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Three Genes for Blood Clots - 23andMe Blog

Fracturing your hip or leg, having hip or knee replacement surgery, being immobilized like on a long flight, being pregnant, smoking, and taking oral birth control pills all increase risk for VTE to varying degrees. Genetics also plays a role and a new study by lead author John Heit from the Mayo Clinic suggests that variants of just three genes – F5, F2, and ABO – account for nearly all the possible genetic risk in people with European ancestry. These results imply that researchers are unlikely to discover new genetic factors that significantly impact VTE risk in the general population. Two of the three major genes have especially large impacts on risk for VTE. The F5 gene encodes the factor V clotting factor, a protein that causes blood cells to stick together.

Treatment Duration for Pulmonary Embolism | Pulmonary Medicine | JAMA | JAMA Network

The study compared the effects of giving blood-thinning medication for 6 months compared with 2 years. The study looked at how often people in each group had (1) another blood clot and (2) major bleeding as a side effect. The results showed a significantly lower risk of having another blood clot in the group that received the treatment for longer (2 years), without a major increase in bleeding risk.

Stopping anticoagulant therapy after an unprovoked venous thromboembolism

Importantly, the study by Rodger and colleagues confirms that patients who had a first unprovoked venous thromboembolism have a high overall risk of recurrence after stopping anticoagulant (about 11% at 1 year and about 17% at 2 years). In addition, they found no association between the presence of residual thrombosis of the deep veins on ultrasound and risk of recurrence, which argues against using this finding to determine the duration of treatment.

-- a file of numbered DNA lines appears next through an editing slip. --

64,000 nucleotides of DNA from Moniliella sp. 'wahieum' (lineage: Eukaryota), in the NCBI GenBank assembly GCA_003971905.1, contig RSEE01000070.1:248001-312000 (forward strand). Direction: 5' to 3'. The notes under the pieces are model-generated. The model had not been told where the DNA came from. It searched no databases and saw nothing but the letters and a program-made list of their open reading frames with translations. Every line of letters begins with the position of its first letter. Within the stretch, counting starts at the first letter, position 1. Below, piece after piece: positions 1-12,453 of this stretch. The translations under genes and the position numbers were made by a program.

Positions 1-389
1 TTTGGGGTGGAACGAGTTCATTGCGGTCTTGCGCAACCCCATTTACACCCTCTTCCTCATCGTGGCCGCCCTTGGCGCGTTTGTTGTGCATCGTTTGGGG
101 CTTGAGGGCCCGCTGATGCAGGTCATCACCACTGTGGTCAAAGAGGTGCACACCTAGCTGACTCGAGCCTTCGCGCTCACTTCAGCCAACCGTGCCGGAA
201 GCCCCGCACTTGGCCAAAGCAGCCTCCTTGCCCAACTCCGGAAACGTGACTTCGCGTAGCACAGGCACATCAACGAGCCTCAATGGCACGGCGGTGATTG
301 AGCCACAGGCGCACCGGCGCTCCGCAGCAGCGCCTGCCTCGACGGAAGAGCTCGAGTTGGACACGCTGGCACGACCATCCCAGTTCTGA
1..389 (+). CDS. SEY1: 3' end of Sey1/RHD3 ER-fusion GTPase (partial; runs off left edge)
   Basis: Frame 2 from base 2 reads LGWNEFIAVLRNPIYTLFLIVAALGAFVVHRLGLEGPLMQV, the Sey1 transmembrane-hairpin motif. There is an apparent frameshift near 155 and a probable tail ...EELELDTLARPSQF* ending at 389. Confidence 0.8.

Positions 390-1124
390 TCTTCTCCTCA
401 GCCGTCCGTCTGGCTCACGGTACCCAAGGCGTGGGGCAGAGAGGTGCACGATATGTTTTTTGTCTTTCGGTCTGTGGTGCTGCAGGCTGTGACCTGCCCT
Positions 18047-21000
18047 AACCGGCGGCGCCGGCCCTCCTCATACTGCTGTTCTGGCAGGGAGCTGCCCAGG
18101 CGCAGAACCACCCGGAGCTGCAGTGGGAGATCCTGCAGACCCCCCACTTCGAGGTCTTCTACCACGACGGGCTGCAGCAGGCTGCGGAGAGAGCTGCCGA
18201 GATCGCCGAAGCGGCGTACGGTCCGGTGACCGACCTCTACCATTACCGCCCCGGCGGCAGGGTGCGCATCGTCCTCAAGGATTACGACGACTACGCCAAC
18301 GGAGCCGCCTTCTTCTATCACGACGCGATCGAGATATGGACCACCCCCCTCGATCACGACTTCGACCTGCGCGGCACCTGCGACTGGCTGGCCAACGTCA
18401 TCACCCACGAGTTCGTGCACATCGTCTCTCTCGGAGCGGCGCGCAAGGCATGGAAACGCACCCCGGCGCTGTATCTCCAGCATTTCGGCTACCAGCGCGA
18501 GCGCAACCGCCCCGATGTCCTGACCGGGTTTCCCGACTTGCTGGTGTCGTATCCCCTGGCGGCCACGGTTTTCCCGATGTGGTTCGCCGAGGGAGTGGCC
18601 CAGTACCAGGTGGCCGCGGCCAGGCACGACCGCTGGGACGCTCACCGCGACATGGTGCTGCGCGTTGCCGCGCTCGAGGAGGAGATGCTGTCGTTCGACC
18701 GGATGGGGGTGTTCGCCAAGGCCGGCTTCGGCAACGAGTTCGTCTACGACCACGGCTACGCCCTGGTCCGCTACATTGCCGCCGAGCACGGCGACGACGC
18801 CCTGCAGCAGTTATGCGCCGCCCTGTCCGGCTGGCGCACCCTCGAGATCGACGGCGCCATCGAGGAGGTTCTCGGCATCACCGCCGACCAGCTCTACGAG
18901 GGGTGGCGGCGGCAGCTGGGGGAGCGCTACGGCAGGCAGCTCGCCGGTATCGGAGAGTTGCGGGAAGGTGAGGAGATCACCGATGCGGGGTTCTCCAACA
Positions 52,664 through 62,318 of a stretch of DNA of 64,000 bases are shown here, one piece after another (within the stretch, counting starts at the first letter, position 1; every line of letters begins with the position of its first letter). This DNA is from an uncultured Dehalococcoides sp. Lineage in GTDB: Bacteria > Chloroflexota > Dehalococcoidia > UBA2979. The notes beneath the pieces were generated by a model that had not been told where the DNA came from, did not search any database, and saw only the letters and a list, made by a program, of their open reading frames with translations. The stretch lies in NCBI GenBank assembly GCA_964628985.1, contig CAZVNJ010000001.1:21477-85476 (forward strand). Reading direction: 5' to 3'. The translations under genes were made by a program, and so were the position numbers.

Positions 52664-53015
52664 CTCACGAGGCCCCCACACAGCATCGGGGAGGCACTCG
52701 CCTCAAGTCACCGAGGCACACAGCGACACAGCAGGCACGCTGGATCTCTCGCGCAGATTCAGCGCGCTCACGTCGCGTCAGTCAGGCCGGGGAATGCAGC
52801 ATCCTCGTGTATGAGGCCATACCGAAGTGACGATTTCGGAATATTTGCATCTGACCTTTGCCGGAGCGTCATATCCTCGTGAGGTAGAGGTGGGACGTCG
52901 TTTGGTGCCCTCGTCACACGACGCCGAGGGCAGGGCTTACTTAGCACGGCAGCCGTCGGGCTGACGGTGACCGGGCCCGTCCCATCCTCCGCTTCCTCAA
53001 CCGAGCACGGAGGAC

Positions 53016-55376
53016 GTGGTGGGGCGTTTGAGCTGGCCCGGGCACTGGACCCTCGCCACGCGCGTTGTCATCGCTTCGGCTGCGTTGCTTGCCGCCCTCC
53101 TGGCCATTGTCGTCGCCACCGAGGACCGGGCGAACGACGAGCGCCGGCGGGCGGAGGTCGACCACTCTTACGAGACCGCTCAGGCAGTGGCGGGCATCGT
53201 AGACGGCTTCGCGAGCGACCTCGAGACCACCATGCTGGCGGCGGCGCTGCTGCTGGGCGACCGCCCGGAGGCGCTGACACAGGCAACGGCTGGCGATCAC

Stopping anticoagulant therapy after an unprovoked venous thromboembolism

Between these 2 extremes lie patients who have had a venous thromboembolism associated with a minor reversible risk factor (e.g., estrogen therapy or soft-tissue leg injury) and those who have had an “unprovoked” venous thromboembolism (also referred to as “idiopathic” or “spontaneous”).3 For patients with a minor reversible risk factor, the risk of recurrence is about 5% in the first year after stopping anticoagulant therapy.3 This is considered low enough to justify stopping anticoagulant therapy at the end of 3 months.1 However, an unprovoked proximal deep venous thrombosis or pulmonary embolism has a higher risk of recurrence (about 10% in the first year after stopping therapy). Continuing anticoagulant therapy beyond 3 months confers a greater than 90% risk reduction for preventing recurrence among these patients; however, if anticoagulants are subsequently stopped after 6 or 12 months of treatment, the risk of recurrence appears to be the same as if anticoagulants had been stopped after 3 months.1

Aspirin alone a good clot buster after knee surgery -- ScienceDaily

Over three months, just 1.16 percent of aspirin patients developed a serious blood clot. That was true for 1.42 percent of anticoagulant patients, according to the Michigan study. This was not statistically different. So, neither drug appeared better than the other -- but aspirin has some obvious advantages. "Aspirin is easy to take and much less expensive," Hallstrom says. "Patients can get it over the counter for pennies, while the other anticoagulants require monitoring, injections, frequent dose adjustments and are extremely expensive." The reported cost for a 30-day supply of rivaroxaban is approximately $379 to $450; heparin is estimated at $450 to $890. Although warfarin costs a few dollars for a 30-day supply, its cost approaches that of the other anticoagulants when doctor visits for monitoring are factored in, Hallstrom says.